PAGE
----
“This is another opportunity to work with a strategic partner to accelerate our densification plans to improve our network performance and experience for Sprint customers throughout Cox’s national territory,” he said in a statement. “Moving forward, we will continue to look for new opportunities to work with Cox in ways that are mutually beneficial.” That would see a return to a close alliance with Cox which ended in 2011. From 2007, Cox was building its own network in some areas and working with Sprint to buy spectrum and, in 2010, to sign an MVNO deal. However, it abandoned all those activities in 2011 and sold its spectrum to Verizon.
In its official announcement, Sprint said it would use Cox’s network to “accelerate the densification of the Sprint network while simultaneously increasing efficiency of its macro backhaul and small cell deployment
Cox operates six cable networks which span 18 states (Arizona, Arkansas, California, Connecticut, Florida, Georgia, Idaho, Iowa, Kansas, Louisiana, Massachusetts, Nebraska, Nevada, North Carolina, Ohio, Oklahoma, Rhode Island and Virginia). It is the US’s third largest cableco, after Comcast and Charter, and services about 6m homes. Its network passes around 10m homes or 8% of US households.
The deal, like the previous one with Altice, will help Sprint with its “neighborhood expansion” efforts, said Wells Fargo analyst Jennifer Fritzsche in a research note. She wrote: “Given the majority of S’s spectrum assets are high band (S has 160 MHz of 2.5 GHz in the Top 100 US markets) this fiber access is critical in the backhaul part of the network (which often is the most expensive part of any network build).”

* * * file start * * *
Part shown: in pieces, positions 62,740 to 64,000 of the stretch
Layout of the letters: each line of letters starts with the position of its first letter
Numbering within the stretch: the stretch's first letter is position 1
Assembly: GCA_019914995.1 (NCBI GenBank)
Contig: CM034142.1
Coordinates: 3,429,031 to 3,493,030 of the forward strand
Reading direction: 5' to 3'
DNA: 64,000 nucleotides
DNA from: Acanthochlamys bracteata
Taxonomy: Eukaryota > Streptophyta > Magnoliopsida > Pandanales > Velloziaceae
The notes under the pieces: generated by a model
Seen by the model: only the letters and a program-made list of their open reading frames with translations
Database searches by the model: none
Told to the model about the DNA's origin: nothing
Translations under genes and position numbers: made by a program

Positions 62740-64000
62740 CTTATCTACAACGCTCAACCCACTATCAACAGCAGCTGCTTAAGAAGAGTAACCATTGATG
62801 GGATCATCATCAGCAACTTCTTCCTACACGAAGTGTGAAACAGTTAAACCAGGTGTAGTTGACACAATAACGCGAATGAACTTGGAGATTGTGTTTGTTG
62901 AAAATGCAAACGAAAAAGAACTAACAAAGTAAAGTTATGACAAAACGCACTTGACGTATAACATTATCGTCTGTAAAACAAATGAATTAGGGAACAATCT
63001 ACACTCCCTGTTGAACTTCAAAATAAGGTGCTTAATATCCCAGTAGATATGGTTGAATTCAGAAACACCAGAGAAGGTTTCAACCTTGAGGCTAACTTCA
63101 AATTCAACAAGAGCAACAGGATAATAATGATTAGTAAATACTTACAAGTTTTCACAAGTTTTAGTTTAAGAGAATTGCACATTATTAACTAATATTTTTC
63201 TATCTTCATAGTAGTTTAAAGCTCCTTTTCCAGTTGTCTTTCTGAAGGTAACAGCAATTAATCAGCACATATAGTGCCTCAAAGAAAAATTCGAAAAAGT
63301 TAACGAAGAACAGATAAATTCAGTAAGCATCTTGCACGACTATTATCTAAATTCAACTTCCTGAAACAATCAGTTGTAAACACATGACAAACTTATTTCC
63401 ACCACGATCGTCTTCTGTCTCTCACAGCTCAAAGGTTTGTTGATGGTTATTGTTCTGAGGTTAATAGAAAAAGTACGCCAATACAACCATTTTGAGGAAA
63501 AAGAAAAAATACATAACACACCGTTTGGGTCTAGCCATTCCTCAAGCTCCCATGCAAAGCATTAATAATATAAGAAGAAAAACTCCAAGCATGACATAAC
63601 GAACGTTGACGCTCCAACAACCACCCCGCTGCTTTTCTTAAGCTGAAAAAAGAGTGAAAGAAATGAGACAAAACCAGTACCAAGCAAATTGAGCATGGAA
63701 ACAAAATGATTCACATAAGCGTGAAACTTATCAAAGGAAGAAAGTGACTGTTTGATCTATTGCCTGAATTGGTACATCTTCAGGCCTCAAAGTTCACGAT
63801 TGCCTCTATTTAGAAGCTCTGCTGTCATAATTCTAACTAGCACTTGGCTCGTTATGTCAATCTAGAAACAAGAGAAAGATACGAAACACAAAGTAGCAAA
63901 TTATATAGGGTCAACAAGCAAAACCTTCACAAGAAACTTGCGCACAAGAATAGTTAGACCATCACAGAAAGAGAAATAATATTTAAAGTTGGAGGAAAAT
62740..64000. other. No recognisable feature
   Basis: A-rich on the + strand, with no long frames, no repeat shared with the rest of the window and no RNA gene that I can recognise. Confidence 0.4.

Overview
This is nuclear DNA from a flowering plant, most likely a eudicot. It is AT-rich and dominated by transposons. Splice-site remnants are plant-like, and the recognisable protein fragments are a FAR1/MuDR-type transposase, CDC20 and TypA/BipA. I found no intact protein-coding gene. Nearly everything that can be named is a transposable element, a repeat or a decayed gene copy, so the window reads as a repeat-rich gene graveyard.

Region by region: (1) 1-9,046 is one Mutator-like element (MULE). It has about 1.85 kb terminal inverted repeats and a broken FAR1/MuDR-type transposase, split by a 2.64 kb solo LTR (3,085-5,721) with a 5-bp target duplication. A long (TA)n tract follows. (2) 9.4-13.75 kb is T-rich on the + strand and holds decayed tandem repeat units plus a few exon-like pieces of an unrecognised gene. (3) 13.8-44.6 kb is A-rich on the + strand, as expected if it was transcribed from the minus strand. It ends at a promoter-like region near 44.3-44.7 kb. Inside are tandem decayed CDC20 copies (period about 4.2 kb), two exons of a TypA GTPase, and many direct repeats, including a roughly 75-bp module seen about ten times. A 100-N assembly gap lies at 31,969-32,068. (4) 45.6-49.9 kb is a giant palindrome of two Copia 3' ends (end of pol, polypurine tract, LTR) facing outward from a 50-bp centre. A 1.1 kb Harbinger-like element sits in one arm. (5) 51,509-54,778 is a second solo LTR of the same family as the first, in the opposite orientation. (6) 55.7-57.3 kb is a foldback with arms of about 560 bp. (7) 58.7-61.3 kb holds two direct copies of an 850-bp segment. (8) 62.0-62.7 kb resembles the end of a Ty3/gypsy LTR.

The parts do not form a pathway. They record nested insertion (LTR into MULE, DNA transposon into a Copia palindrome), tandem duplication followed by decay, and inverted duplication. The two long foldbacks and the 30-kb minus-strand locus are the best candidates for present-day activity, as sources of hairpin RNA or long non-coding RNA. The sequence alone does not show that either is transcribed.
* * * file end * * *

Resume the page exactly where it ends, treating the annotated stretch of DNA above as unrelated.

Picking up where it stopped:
Saw said: “We obviously have the option of running dedicated fiber, but I think to get it out fast and to leverage what is already there, I think we’ll manage to use what is already there, to use the DOCSIS backhaul that we have with Altice.”
Under the Altice deal, announced last autumn, the cableco has signed up for a ‘full’ or ‘heavy’ MVNO, which gives it flexibility in how it chooses to use the Sprint network, and the right to build and run its own core network and back office systems. The cableco said in its announcement that it would “have control over the Altice USA mobile features, functionality, and customer experience”.
This is the future of MVNOs, especially when vertical industries start to harness sub-nets to support specialized wireless needs. It is also how Liberty Global CEO Mike Fries advised cablecos to negotiate MVNO deals, when he said, at a recent conference: “What we’ve learned is if you’re going to go MVNO… you need a full MVNO. You need a thick MVNO. You need to control the customer experience, core network.”
“We are excited to bring our global expertise to the US to enhance and strengthen our offerings,” said Dexter Goei, CEO of Altice USA, in a statement. “Working together we will be able to capitalize on Sprint’s vast mobile network, which fits well alongside Altice USA’s deep WiFi network, and leverage Altice’s global mobile experience to deliver greater value, more benefits and seamless connectivity for our US customers.” In France, Altice owns the second largest MNO, SFR, as well as the leading cableco, Numericable.